Of course, men's work is no cinch either. One of the men's main jobs was (and remains) preparing and planting the fields. The fields are usually worked with a short handled hoe called a daba. Planting with a daba, as these folks are doing here, is back breaking work.

Building houses is another male activity.

Houses are built and repaired during the dry season (for obvious reasons).

Traditional mud-brick houses work well in the Burkina climate. They hold some of the cool of the evening throughout the heat of the day and some of that heat during the cool of the evening.

Of course, that only works when the weather is moderate. During the hot season (March-June), it is well over 100 almost every day. Then, there really isn't any way to get cool.

Another male occupation is blacksmithing. Wives of blacksmiths are often potters making large clay jars for cooking and for storing water.

In the top picture, a group of smiths sits around chatting. The two skin covered drums at the front right of the picture are a set of bellows.

In the bottom picture, a Peace Corps volunteer takes a shot at working the bellows.

Ouahigouya is widely known as a market town. Here's the market as seen from the top of the Hotel du Nord. As you can see, it is a warren of corrugated steel sheds. You can buy just about anything you could want in there, if you know where to look.

For me, the market was just about the most interesting thing about Ouahigouya. Whenever I got bored (which was pretty often) I would go wandering around the market. I'd always find interesting things to see and people to talk to.

In the market, the more prosperous merchants have sheds. Here's a merchant who sells large cooking pots and other metal ware.

Here is a dry goods merchant in his store. He's a bit hard to see, but you do get a good view of some of the stuff people commonly sell. The blue boxes in the center, for example, are one kilo boxes of sugar cubes. The white paper covered boxes to their right are matches. Further to the right there are cellophane packets of pasta. In front of those, cans of tomato paste. Move a little to the left and you have cans of sardines. There are also bullion cubes, powdered milk, bleach, Nescafe instant coffee, and various hair and skin products.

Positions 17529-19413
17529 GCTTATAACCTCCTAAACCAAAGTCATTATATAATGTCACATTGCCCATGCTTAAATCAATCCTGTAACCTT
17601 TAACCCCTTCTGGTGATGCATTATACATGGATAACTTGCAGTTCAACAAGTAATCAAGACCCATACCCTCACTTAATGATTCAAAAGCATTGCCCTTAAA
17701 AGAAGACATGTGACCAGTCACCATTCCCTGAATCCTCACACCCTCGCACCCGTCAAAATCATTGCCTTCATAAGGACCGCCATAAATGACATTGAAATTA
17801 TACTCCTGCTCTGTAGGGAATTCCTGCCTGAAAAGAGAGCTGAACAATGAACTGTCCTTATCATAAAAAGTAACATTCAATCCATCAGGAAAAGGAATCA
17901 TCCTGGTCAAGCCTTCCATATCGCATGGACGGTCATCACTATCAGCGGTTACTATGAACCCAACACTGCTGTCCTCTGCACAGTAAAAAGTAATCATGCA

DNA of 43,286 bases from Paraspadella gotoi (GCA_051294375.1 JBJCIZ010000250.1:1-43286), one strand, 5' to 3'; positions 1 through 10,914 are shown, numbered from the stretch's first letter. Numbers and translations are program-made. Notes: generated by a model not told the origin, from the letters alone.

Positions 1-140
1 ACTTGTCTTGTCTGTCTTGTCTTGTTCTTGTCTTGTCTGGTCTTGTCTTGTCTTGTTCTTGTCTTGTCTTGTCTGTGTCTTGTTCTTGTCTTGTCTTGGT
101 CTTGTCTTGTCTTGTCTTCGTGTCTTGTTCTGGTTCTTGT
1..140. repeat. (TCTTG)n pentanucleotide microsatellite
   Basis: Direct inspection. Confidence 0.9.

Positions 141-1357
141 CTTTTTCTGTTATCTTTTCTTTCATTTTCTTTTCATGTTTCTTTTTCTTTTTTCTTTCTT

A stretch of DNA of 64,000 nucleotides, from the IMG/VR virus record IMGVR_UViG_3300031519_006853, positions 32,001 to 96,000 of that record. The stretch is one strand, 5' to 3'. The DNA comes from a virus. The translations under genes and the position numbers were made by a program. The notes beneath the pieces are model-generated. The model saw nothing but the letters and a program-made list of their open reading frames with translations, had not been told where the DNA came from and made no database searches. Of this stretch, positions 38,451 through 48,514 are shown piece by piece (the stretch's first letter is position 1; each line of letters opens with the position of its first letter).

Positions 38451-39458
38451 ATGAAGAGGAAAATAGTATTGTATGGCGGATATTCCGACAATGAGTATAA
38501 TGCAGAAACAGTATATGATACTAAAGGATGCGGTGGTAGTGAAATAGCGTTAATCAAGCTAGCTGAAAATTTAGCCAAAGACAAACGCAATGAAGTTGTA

Of course, not everyone in the market is as prosperous as the last two merchants. In fact, most people buying and selling probably do not have their own shed. They just have a place where they sit.

Many of the people selling are women, but in Ouahigouya, they are almost always confined to trading in locally grown food and spices. This woman, again hard to see, is a spice vendor. By the way, people don't usually wear such unusual hats in the market. I usually bought my spices from this lady and we spoke together most days. When she saw me coming with my camera, the basin of spices on her head and called for me to take her picture.

There are many people who cannot afford a place inside the market itself. Again, these are mostly women who sit around the market next to the road. Most of them sell fresh fruit or vegetables. They may grow these themselves or buy them from gardeners.

At night, men and women set up booths in this location and sell prepared foods: grilled meat, roasted peanuts, termites (in season), salad, coffee, and other goodies.

You find other folks around the market place as well.

As a Peace Corps volunteer, I was issued a moped. These were the guys who kept it running.

That engine was taken apart more times than I would care to remember.

I was so fascinated with the market during the years I spent in Ouahigouya that it seemed natural, when I went to grad school, to choose the market as my area of study.

I left Ouahigouya in 1981 and started grad school. But, by 1994-1995, when I was ready to do my fieldwork, the political situation in Burkina was no longer good for Americans. So, instead of going back to Ouahigouya to study the market, I went to Sikasso, in Mali.

But that is another essay.

Oh yes, and what did I look like back in those days?

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anthro page

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Story Source: Personal Web Site

This story has been posted in the following forums: : Headlines; COS - Burkina Faso; Anthropology; Photography - Burkina Faso